“But in my second semester at SJSU, Dr. Bethany Shifflett gave me an opportunity to really challenge myself and to interact with other kinesiology students and professionals at the Western Society for Kinesiology and Wellness Conference in Reno, Nevada,” she said. “There I was able to present a critique of research that interested me and I received invaluable feedback and encouragement.”

Greg Lucio, Dean’s Scholar and a child and adolescent development major from the Connie L. Lurie College of Education, appreciates that he “has been fortunate to be enrolled in two classes with Professor John Jabagchourin.”

Lucio noted that his professor’s passion for teaching makes learning fun and easy.

“He makes lessons relatable to his students and has inspired me to use the theories and research that we discuss in an international way when working with children,” Lucio said. “It has given me a great understanding of how to work more efficiently with children.”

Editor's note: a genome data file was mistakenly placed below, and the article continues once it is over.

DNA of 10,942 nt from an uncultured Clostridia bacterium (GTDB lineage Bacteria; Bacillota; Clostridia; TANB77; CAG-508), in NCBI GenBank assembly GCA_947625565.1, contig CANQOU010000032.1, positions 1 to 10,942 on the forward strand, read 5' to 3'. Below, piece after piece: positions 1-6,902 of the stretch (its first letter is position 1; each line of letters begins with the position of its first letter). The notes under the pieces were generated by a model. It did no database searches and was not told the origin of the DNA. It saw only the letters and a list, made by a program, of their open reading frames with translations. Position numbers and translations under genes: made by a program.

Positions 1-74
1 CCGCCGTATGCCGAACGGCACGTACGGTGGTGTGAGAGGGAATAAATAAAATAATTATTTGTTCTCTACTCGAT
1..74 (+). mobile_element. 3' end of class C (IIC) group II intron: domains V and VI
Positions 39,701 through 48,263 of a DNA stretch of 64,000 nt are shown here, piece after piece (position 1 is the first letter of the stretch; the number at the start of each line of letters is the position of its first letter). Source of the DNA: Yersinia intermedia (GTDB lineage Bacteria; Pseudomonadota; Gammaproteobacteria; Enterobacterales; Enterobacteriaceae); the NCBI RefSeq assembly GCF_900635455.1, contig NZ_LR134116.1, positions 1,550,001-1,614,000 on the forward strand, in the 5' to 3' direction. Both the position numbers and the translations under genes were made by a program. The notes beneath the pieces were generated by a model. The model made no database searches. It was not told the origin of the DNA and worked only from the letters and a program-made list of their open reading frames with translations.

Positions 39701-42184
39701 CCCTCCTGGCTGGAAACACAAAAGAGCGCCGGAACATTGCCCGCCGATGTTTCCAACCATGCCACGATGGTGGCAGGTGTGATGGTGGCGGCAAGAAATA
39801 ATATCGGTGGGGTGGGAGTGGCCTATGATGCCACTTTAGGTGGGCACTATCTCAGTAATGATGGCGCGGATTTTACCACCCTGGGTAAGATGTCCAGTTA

In addition to Karim, three other San Jose State faculty members were recognized at the Honors Convocation:  Brian Belet, professor of music and an accomplished composer, as 2017 President’s Scholar; Chris Cox, lecturer in sociology and interdisciplinary social sciences, as 2017 Outstanding Lecturer; and Lui Lam, physics professor, as 2017 Distinguished Service Award winner.

Learn more about more of this year’s San Jose State scholars, as well as recent history about Honors Convocation, online.

May 2017 Newsletter: ITS Creates Altamont Center to Engage Student Interns

15SJSU students intern with the campus’ Information Technology Services team to support student success.By Barry Zepel